brake noise on disc brakes could just be the disc.

fooferdoggie

Well-Known Member
OK here is my experiment. my main bike has Magura MT4e e bike brakes with 180 mm rotors. these are very powerful brakes so this may make a difference.


also between brake pad and or disc changes I sanded the pads and disc and cleaned with alcohol and then broke them in with the 20 or so almost stops that are recommended. I also re aligned the calipers between disc changes.



ok my brakes did not make noise for a few weeks and only started when we had heavy rain so they were wet. both front and back squealed when wet. no noise but a ticking the front rotor that has happened on three different rotors. well after several rain rides the back stopped squealing or very little for a short time but the front always did. when I took the bike in for the first tuneup they sanded it all and it was the same squeal when wet but just the front. when I wore out the first pads after about 1600 miles I used the harder pads not the sinterd ones they came with. a little noisy but no biggie. well it rained on the next ride and man the front really squealed but it also had a warble to it. the back was fine a little squeal at first then gone.



well I sanded the disc and put the sintered pads back on the front the squeal was less like normal but the warble was still there but not as loud.



I bought a normal shimano disc and it was a bit warped out of the box. but it only squealed a little in the rain and it would go away. but it would warp randomly in harder braking but it would straighten out on its own. so I bought another magura disc that was the same as the one I have. it only had a light squeal once while raining and that's it.



so disc noise may just be the disc if you have tried everything else. that includes cleaning and sanding the disc and pad realigning the calipers.
 

jaizon

Active Member
I would think that if what you are saying is the case...you'd see a lot more comments about it on EBR. 🤔
 

Sierratim

Well-Known Member
Region
USA
City
Nevada City, CA & Paradise Valley, AZ
OK here is my experiment. my main bike has Magura MT4e e bike brakes with 180 mm rotors. these are very powerful brakes so this may make a difference.


also between brake pad and or disc changes I sanded the pads and disc and cleaned with alcohol and then broke them in with the 20 or so almost stops that are recommended. I also re aligned the calipers between disc changes.



ok my brakes did not make noise for a few weeks and only started when we had heavy rain so they were wet. both front and back squealed when wet. no noise but a ticking the front rotor that has happened on three different rotors. well after several rain rides the back stopped squealing or very little for a short time but the front always did. when I took the bike in for the first tuneup they sanded it all and it was the same squeal when wet but just the front. when I wore out the first pads after about 1600 miles I used the harder pads not the sinterd ones they came with. a little noisy but no biggie. well it rained on the next ride and man the front really squealed but it also had a warble to it. the back was fine a little squeal at first then gone.



well I sanded the disc and put the sintered pads back on the front the squeal was less like normal but the warble was still there but not as loud.



I bought a normal shimano disc and it was a bit warped out of the box. but it only squealed a little in the rain and it would go away. but it would warp randomly in harder braking but it would straighten out on its own. so I bought another magura disc that was the same as the one I have. it only had a light squeal once while raining and that's it.



so disc noise may just be the disc if you have tried everything else. that includes cleaning and sanding the disc and pad realigning the calipers.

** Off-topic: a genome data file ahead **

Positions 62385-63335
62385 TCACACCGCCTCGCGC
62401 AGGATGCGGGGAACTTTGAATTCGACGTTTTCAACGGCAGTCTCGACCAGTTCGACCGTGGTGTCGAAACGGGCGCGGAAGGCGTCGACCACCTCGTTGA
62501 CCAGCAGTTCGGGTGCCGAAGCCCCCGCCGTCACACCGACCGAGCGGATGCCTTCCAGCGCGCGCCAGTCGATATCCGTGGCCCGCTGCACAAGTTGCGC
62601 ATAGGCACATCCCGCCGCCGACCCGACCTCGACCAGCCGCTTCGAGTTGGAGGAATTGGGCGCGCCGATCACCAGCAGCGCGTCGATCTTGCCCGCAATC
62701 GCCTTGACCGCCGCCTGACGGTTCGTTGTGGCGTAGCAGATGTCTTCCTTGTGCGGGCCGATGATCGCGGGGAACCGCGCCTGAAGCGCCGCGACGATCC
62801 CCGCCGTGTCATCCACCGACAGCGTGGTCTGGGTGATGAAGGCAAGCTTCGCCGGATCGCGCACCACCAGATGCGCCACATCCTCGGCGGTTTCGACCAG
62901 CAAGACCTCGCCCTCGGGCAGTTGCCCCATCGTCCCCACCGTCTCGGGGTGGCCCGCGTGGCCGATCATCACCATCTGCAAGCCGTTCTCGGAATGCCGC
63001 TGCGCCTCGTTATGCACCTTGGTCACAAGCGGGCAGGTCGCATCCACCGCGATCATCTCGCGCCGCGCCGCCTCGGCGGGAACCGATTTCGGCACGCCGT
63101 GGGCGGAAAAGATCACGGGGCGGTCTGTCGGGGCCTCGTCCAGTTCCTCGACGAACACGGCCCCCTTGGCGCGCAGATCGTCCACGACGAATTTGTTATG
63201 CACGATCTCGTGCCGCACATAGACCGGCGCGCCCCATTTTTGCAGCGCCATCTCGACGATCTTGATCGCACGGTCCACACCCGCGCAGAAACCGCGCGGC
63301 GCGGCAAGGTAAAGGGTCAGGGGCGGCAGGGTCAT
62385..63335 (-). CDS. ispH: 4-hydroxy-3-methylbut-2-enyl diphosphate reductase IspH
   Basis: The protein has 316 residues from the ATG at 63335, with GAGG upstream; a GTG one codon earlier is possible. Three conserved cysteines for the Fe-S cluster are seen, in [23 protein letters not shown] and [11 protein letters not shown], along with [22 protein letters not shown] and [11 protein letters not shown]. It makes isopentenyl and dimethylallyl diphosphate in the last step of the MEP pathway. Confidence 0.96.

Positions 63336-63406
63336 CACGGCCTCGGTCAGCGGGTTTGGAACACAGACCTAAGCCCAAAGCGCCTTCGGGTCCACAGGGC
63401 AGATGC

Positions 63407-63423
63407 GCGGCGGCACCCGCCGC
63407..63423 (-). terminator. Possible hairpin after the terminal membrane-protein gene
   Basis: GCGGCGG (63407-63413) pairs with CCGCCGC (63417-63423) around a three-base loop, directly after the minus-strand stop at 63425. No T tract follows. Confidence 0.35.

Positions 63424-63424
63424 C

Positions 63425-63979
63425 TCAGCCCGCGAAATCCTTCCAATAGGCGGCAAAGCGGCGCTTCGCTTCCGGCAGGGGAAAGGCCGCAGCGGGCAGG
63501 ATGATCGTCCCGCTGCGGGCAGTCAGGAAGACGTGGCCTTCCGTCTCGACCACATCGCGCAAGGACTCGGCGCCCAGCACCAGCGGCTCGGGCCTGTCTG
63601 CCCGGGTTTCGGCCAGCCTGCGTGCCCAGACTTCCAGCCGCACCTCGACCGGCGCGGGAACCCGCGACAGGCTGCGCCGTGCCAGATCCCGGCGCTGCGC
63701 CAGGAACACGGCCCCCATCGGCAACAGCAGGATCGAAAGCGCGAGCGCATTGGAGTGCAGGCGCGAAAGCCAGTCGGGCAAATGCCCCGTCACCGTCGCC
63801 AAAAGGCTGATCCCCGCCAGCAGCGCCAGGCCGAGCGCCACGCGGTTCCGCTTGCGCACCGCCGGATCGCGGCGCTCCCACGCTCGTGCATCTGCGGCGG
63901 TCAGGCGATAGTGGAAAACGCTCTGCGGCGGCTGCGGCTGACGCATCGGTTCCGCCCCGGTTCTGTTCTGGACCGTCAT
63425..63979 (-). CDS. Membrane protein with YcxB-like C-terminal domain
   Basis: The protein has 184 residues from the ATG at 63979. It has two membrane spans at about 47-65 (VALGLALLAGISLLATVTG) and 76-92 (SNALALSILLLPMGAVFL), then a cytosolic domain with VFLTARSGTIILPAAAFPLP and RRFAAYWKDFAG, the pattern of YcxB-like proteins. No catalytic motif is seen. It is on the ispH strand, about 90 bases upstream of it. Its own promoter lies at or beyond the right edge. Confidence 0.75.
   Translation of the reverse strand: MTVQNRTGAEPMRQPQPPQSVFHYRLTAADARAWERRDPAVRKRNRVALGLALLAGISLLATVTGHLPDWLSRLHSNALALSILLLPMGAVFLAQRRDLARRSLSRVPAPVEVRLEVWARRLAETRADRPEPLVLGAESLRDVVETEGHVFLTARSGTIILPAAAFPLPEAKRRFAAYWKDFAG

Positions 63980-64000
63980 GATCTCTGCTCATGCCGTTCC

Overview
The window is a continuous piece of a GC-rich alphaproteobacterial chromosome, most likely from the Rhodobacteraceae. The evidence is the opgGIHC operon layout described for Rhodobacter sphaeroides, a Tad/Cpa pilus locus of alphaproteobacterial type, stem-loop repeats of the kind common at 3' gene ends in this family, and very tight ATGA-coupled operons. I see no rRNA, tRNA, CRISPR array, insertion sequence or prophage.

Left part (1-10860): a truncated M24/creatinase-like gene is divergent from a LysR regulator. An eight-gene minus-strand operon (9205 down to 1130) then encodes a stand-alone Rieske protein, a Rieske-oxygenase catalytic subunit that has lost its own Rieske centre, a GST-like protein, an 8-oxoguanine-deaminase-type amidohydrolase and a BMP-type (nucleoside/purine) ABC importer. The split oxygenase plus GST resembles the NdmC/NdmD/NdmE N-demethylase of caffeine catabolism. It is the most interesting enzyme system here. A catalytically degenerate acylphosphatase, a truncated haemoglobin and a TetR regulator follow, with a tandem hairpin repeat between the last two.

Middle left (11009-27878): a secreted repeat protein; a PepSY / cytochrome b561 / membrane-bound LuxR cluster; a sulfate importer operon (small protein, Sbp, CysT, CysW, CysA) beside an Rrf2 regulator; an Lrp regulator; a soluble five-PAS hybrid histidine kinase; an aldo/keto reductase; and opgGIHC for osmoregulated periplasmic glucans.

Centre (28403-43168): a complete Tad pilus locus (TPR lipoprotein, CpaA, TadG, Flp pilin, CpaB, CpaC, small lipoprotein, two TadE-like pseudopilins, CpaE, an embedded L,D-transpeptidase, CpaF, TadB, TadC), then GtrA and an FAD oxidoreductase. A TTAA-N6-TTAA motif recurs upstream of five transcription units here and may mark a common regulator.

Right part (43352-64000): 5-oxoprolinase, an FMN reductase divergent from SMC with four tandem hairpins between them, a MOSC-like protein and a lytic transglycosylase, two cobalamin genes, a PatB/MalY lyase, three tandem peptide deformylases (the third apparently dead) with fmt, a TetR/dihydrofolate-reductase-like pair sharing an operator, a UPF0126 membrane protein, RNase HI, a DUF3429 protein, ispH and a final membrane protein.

I had a similar experience. Tired everything, nothing really helped for more than a few miles. Changing out the rotor fixed it.
 

John Fuller

New Member
I have a SuperDelite with Magura brakes front and rear. I've put almost 8,000 miles on the bike, but the brake pads look OK. It seems like the pads should have required replacement by now, but I can't see or feel any degradation of breaking power. almost all riding is on paved surfaces with little requirement for braking. What's the general thinking on pad replacement? What mileage should one expect under the riding conditions I've described?
 

fooferdoggie

Well-Known Member
I have a SuperDelite with Magura brakes front and rear. I've put almost 8,000 miles on the bike, but the brake pads look OK. It seems like the pads should have required replacement by now, but I can't see or feel any degradation of breaking power. almost all riding is on paved surfaces with little requirement for braking. What's the general thinking on pad replacement? What mileage should one expect under the riding conditions I've described?
if your not braking a lot or going downhill a lot that will be fine. I mean if your stopping they are still working (G) they will start making a grinding noise when they need replaced.
 

Deacon Blues

Well-Known Member
I'm not sure what you mean when you say, "The brake pads look OK." The general rule of thumb is you replace your pads when they get down to 1.5mm.
 

fooferdoggie

Well-Known Member
I'm not sure what you mean when you say, "The brake pads look OK." The general rule of thumb is you replace your pads when they get down to 1.5mm.
yes with the magura they will have a bit of metal in the middle of the pad that will rub on the disc when they need changed. so if you have not hit that your ok. you can measure too of course but they do have a audible wear indicator in them. at least the last set I had did.
 

indianajo

Well-Known Member
I look at my brake pads when the handles get down close to the bar. Then adjust in if grey stuff looks thick, or replace if grey stuff looks thin. It's thin when the metal plate is thicker. that is much less than 1.5 mm. I don't believe the new pads were even thicker than 1.25 mm. I replaced one set at 4000 miles, the other not yet @ 8000 miles.
I was told on cars to avoid squeaking on disk brakes, put swirl pattern on rotor with a tool in a drill. These swirl tools are about $50 so at home I started sanding rotors radially with a 120 grit belt. Works on both cars & bicycles. However caliper should be adjusted to where pad doesn't touch on either side. Not sure if you are allowed to do that or even see that on hydraulic brakes.